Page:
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End of year review, and a look ahead to 2021
December 27, 2020

Op-Ed by Ambassador Garber, as published in Phileleftheros newspaper on December 27, 2020

By Judith G. Garber, U.S. Ambassador to Cyprus

It is a time-honored tradition at this time of year to look back and remember the achievements and challenges of the passing year as we also look forward to the coming year. Last year at this time, none of us could foresee the enormous challenges and losses that 2020 would bring. Nevertheless, the overall theme of what I wrote last year is as true today as it was then: the United States sees the Republic of Cyprus as a valued partner and friend with whom we share the values of democracy, human rights, and the rule of law.

Because of those long-held shared valued and mutual interests, Americans and Cypriots found many ways to cooperate and connect in 2020 amidst the global pandemic. Nowhere was that cooperation more important than in fighting the virus itself. Globally, the U.S. government has made more than 20 billion dollars available for fighting COVID-19. Here in Cyprus, I was proud to oversee U.S. provision of thousands of masks and other pieces of personal protective equipment for use by health care workers at four public hospitals. As Europe and the United States start immunizing their populations over the next few months, I expect that we will continue to see close cooperation on dealing with the public health aspects of this highly infectious disease.

The lockdowns and other restrictions demanded by the increasing numbers of COVID cases have placed heavy economic and social burdens on the United States and the Republic of Cyprus this year. In 2021, we are looking at ways of improving our bilateral trade and investment. Both government and private sector partners are looking at ways to build upon successful agreements reached with American companies in 2020, and upon the close ties we have in industries from banking and services to hydrocarbons and film production.

The high value Americans and Cypriots both place on higher education is another core value we share. Recently, we had a high number of students in Cyprus register to take the SATs, a standardized exam for use in evaluating students wishing to attend American colleges. Our EducationUSA is assisting a record number of applicants navigate their way through the system of applying to a broad range of U.S. universities. In the spring, I hope to see many of these bright young Cypriots studying in America. They are the latest in a long line of Cypriot leaders who have come to the U.S. for higher education, and used what they learned to serve their communities and country back home. When Secretary Pompeo visited in September, the United States signed an agreement to continue and improve our bilateral and regional cooperation on counterterrorism and port security. In 2021, we expect to see the first exchanges get underway under the International Military Education and Training program, as well as some of the first purchases of commercial non-lethal U.S. defense articles.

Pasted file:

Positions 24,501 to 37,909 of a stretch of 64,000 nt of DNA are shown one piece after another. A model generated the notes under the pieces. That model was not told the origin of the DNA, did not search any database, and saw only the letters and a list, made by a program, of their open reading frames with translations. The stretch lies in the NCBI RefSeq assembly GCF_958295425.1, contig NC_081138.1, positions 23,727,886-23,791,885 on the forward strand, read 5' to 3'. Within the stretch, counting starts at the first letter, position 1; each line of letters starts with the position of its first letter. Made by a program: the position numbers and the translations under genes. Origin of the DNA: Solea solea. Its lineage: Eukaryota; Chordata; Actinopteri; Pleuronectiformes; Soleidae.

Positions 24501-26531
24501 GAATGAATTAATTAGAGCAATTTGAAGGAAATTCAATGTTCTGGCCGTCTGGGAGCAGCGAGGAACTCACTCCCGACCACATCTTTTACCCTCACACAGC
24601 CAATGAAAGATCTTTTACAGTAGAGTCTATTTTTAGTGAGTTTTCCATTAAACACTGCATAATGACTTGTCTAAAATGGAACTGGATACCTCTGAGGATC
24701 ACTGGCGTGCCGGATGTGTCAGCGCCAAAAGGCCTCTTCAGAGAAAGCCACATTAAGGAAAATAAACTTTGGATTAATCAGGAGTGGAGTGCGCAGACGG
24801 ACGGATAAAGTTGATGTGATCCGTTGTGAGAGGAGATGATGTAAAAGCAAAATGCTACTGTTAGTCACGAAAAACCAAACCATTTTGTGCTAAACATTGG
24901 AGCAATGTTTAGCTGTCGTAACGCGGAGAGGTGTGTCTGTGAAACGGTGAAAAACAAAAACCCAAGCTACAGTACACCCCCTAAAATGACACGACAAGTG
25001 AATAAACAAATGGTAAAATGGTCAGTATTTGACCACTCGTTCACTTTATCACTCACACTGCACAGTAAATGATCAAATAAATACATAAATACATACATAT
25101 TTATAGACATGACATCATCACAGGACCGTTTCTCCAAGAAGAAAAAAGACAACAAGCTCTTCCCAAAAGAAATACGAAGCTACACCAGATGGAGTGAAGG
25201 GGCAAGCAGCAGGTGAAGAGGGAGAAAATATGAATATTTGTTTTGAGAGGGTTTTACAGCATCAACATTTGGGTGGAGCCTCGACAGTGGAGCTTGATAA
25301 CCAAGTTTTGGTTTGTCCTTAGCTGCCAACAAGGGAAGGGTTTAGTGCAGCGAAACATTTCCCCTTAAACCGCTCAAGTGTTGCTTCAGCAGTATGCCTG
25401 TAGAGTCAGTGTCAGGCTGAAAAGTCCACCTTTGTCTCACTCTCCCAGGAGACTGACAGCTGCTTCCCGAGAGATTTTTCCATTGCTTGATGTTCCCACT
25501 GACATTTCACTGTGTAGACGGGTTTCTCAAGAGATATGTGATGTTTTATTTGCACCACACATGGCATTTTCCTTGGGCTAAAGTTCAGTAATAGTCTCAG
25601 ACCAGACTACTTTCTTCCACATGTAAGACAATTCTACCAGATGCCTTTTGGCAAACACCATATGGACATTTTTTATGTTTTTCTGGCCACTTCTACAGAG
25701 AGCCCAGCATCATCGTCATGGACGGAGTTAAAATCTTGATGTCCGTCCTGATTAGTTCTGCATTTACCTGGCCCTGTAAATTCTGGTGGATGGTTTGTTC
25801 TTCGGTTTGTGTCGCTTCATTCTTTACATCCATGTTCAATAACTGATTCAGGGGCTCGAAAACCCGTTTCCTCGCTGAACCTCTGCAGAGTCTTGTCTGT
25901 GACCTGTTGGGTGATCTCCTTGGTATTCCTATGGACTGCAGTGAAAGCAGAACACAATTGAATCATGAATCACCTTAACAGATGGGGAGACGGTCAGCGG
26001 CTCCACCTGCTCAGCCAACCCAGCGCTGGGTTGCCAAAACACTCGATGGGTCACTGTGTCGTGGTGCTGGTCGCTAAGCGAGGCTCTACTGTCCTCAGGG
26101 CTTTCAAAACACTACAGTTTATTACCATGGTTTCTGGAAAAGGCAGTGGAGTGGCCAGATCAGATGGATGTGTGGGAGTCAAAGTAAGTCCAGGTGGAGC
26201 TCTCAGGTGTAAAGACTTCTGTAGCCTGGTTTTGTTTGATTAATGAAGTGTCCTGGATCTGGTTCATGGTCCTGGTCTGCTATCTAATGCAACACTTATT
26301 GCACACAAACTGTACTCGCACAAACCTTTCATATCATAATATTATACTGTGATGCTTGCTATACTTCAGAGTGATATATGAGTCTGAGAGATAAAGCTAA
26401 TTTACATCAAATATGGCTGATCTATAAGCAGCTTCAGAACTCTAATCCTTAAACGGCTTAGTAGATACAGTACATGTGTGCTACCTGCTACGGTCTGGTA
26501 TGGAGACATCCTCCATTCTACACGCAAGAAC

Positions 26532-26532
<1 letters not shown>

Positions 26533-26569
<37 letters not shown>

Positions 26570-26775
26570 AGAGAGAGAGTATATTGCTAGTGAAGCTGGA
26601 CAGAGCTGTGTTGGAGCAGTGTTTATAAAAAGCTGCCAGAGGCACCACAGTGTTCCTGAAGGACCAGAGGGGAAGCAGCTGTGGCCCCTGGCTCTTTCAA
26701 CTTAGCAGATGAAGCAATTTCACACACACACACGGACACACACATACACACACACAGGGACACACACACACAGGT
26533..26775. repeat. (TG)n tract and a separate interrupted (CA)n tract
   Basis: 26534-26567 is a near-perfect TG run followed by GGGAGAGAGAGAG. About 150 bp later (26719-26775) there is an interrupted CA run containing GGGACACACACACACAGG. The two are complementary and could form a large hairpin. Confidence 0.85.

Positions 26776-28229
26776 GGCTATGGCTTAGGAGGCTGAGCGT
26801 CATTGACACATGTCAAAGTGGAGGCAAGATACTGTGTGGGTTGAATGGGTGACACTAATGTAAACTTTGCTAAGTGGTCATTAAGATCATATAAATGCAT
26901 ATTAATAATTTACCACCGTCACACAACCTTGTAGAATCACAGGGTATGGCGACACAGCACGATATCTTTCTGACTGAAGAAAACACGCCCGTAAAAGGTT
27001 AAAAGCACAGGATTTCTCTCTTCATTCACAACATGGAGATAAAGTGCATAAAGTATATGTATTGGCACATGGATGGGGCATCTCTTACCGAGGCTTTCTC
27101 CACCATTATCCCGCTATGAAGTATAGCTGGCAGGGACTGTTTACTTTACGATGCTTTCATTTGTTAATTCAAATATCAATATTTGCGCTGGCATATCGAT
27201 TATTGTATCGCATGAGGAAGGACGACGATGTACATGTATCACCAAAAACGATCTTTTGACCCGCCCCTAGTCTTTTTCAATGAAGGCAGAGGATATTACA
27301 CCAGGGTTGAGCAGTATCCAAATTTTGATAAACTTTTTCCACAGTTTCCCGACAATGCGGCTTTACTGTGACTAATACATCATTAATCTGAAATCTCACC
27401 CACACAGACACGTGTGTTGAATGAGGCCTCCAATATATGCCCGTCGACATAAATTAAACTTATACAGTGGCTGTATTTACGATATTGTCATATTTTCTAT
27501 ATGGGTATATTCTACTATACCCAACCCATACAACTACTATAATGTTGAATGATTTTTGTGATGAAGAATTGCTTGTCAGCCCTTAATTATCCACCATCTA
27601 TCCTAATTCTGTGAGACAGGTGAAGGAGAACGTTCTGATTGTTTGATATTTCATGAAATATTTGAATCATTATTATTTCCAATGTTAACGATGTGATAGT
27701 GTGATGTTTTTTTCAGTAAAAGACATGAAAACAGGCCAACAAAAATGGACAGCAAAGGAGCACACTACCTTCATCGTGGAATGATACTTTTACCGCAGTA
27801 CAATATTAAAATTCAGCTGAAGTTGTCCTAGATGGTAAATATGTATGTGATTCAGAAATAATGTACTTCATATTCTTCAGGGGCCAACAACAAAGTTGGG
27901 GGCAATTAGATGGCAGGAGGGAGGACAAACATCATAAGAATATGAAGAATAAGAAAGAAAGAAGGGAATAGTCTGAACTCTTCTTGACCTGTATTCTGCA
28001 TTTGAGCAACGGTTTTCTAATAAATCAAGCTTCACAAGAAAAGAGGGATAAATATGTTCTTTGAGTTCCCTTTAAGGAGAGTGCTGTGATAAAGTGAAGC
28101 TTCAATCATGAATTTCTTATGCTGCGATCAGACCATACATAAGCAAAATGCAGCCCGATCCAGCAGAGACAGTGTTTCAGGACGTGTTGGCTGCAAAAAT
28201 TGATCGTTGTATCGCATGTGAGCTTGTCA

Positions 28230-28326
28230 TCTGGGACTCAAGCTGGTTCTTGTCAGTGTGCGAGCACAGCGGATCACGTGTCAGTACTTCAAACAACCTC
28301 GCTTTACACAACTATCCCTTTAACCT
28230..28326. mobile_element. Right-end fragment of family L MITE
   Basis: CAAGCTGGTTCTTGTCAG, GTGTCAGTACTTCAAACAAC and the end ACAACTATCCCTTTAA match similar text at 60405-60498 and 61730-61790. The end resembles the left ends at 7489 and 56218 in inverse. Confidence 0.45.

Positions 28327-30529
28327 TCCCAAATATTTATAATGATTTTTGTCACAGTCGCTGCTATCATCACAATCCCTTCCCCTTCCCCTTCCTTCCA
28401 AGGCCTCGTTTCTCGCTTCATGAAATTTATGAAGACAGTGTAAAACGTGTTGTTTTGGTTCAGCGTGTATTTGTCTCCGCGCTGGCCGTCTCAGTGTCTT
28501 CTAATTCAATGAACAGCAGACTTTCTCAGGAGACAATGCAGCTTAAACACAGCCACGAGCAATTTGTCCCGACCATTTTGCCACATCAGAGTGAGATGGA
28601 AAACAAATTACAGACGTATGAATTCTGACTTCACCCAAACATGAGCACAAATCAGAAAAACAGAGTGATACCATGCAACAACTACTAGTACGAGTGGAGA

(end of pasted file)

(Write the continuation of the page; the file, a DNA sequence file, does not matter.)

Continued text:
The United States continues to support efforts to resolve the longstanding division of Cyprus. I remain optimistic that the parties involved, with the support of the UN, will find a way to resume their talks and look for ways to create a peaceful and stable bizonal bicommunal federation. In the long term, the most important event that could improve security in the Eastern Mediterranean is a solution to the Cyprus problem.

This past year we built significantly on the strong foundation of our long-term mutual interests. Following the outcome of our elections in November, I expect that we will see enormous continuity in our bilateral relationship. There is broad bipartisan support in the United States for our engagement in the Eastern Mediterranean region, for the development of hydrocarbons in order to benefits all communities in Cyprus, for combatting the malign influence of Russia, China and other states that seek instability, and combatting transnational crime and terrorism by enacting and enforcing tough anti-money laundering standards.

The celebrations we traditionally hold at this time of year focus on light. It is the time when long ago, people knew that days had stopped growing shorter, and while many hard months of winter might lie ahead, each new day would bring a few more minutes of light into their lives. The numbers of new COVID cases in the U.S. and Cyprus tell us that there are still months ahead of hard work, sacrifice, and precautionary measures for all of us. But I firmly believe that we have turned the corner, and as millions of people are able to access vaccines in the coming months, we will have much more cause to celebrate than to mourn. I look forward to a year in which we conquer this virus, and being able to celebrate with joy and abundance next December.